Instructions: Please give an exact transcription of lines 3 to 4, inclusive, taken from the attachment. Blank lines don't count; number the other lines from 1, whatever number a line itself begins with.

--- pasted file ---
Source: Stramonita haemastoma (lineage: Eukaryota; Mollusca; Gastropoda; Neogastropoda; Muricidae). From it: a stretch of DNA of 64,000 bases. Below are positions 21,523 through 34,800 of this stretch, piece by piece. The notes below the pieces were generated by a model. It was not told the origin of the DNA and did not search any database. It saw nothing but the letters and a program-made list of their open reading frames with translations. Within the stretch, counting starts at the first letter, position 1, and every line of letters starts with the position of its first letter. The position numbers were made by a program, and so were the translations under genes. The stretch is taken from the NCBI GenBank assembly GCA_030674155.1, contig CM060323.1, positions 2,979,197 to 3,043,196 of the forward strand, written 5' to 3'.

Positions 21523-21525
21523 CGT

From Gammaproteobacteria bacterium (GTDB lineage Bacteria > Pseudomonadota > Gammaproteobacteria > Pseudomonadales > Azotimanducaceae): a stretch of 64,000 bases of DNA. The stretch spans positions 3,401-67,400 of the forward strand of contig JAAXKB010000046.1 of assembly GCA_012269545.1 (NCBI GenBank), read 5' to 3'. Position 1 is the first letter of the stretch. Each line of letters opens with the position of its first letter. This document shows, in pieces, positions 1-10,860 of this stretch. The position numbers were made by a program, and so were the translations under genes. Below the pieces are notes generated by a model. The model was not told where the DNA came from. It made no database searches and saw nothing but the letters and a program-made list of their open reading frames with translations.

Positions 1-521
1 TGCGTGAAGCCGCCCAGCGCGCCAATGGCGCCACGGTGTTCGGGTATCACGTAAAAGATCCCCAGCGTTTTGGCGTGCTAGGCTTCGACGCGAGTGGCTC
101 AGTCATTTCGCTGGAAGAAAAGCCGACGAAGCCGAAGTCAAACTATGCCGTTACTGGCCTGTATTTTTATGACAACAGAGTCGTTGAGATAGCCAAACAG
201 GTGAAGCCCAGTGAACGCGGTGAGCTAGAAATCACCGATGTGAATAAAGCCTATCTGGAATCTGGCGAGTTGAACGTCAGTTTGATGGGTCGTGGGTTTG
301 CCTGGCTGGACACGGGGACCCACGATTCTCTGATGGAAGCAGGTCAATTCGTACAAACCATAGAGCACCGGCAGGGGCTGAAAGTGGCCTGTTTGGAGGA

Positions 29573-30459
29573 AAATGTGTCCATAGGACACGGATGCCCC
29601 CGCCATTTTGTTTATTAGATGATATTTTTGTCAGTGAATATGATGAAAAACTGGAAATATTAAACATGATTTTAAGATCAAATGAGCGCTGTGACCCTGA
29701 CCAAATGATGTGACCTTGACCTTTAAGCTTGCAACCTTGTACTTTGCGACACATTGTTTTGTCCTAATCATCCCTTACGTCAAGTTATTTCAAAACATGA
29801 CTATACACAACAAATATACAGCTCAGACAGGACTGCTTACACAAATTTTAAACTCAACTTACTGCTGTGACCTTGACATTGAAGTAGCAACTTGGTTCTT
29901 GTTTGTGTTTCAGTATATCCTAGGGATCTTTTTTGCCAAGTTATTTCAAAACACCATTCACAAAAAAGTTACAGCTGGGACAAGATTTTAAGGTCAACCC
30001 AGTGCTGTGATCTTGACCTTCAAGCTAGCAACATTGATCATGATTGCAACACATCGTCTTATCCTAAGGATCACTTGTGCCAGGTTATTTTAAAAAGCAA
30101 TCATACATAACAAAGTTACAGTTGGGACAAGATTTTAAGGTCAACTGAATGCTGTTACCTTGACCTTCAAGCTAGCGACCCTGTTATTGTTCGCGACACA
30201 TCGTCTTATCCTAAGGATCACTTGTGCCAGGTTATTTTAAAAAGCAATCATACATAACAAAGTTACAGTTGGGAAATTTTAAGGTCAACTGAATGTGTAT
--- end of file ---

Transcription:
21523 CGT

From Gammaproteobacteria bacterium (GTDB lineage Bacteria > Pseudomonadota > Gammaproteobacteria > Pseudomonadales > Azotimanducaceae): a stretch of 64,000 bases of DNA. The stretch spans positions 3,401-67,400 of the forward strand of contig JAAXKB010000046.1 of assembly GCA_012269545.1 (NCBI GenBank), read 5' to 3'. Position 1 is the first letter of the stretch. Each line of letters opens with the position of its first letter. This document shows, in pieces, positions 1-10,860 of this stretch. The position numbers were made by a program, and so were the translations under genes. Below the pieces are notes generated by a model. The model was not told where the DNA came from. It made no database searches and saw nothing but the letters and a program-made list of their open reading frames with translations.